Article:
AGL to net $500m solar boost
LUCRATIVE RENEWABLE SUBSIDIES FLOW TO ENERGY GIANT AS IT PREPARES TO SHUT LIDDELL COAL STATION
Australians are on track to pay more than $500 million to AGL to fund its flagship solar generators, as the energy giant prepares to shut down its Liddell coal power station, a move that has prompted warnings of a power shortfall that could lead to blackouts and price hikes.
The company has already secured $230m in direct grants and is forecast to gain far more under the renewable energy target, deepening the political divide on energy policy as the federal government considers cutting future aid to make coal more competitive.
The scale of the subsidy is now a key question in the government’s debate on whether to embrace a clean energy target, as opponents of the idea challenge AGL and others to prove that wind and solar schemes can work without taxpayer handouts.
Malcolm Turnbull and his cabinet ministers are yet to decide on whether to adopt a clean energy target but are unwilling to continue the heavy subsidy, putting a priority on more reliable power supplies, including coal and gas.
The two AGL solar farms in western NSW generate a combined 359,000 megawatt hours of electricity, just 4 per cent of the capacity of Liddell, but have secured more long-term investment than the coal power station under laws that continue the renewable subsidy until 2030.
Investors are warning the government against a halt to the taxpayer assistance for renewables, arguing this would lead to an investment freeze that would intensify the energy shortages in the decade ahead.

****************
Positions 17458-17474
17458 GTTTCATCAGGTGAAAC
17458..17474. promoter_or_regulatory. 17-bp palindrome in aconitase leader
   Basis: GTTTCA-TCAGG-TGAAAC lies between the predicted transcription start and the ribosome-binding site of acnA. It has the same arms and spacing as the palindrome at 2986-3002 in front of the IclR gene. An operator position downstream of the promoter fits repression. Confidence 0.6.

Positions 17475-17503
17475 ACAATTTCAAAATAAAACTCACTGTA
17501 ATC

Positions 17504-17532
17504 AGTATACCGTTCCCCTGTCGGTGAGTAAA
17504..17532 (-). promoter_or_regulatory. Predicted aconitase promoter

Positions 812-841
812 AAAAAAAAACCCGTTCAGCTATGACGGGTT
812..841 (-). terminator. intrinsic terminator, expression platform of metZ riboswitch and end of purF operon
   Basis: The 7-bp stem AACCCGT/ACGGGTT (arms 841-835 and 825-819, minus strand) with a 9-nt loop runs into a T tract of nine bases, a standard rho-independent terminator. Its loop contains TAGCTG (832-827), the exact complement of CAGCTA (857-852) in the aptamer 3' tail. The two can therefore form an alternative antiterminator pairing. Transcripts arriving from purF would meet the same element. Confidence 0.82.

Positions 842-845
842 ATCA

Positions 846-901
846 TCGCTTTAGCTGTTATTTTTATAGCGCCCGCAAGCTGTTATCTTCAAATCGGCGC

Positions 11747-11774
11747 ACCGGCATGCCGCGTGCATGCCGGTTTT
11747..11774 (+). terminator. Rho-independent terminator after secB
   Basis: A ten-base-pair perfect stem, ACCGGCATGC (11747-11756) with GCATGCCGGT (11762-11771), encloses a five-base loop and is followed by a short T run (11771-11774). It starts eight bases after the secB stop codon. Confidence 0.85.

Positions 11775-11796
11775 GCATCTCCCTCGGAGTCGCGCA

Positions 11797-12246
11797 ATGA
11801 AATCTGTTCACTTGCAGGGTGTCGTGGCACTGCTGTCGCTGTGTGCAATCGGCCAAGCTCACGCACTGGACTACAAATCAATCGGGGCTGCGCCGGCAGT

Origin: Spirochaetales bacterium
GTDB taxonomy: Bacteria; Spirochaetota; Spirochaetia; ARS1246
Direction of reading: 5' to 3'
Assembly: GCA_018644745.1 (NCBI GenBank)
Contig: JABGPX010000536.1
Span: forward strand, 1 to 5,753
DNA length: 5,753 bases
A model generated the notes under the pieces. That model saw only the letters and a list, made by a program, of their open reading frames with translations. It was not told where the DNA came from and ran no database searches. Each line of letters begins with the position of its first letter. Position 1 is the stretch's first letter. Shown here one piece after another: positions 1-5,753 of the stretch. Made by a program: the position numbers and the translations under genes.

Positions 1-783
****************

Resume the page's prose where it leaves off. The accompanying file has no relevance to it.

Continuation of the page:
Former resources minister Matt Canavan said the subsidy going to AGL from taxpayers and electricity consumers contrasted with claims that renewables would be more efficient than coal regardless of government assistance.
“AGL keeps telling everybody that renewables no longer need a subsidy — well, if that’s the case, why do we need a clean energy target?” Senator Canavan said.
The Australian understands the government is aiming to encourage more investment in reliable power with a “capacity pricing” structure that could favour coal and gas and meet Mr Turnbull’s stated aim of improving the ability to “dispatch” power at short notice.
Even so, AGL is seeking to shut Liddell in 2022, rejecting a government push to keep it open a further five years, and is planning to replace it with renewable power and “peaking” gas that can fire up when electricity supply is low.
AGL chief financial officer Brett Redman told The Australian the subsidies for the solar farms would shrink in the decade ahead as the value of renewable energy certificates declined.
Mr Redman also sent a clear warning that the government’s looming decision on a clean energy target would not change the company’s assessment that a new coal-fired power station was not viable.
“The economics are now somewhat overwhelming — the world of electricity generation is heading down the renewables path,” Mr Redman said.